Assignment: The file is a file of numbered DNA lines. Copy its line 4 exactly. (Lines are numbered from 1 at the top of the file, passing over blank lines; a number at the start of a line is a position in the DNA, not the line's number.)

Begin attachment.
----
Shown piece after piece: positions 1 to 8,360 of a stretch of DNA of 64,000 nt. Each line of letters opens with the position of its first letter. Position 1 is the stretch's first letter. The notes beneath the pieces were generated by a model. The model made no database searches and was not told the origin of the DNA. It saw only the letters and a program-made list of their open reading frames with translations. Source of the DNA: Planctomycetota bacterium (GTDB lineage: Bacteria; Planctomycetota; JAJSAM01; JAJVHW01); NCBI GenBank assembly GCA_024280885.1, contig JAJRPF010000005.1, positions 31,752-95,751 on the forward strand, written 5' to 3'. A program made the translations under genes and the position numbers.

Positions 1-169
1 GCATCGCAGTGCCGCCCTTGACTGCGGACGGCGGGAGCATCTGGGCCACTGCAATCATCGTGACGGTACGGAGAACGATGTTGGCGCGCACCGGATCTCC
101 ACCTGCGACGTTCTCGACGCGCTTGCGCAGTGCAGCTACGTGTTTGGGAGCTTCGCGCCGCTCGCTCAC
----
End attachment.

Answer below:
101 ACCTGCGACGTTCTCGACGCGCTTGCGCAGTGCAGCTACGTGTTTGGGAGCTTCGCGCCGCTCGCTCAC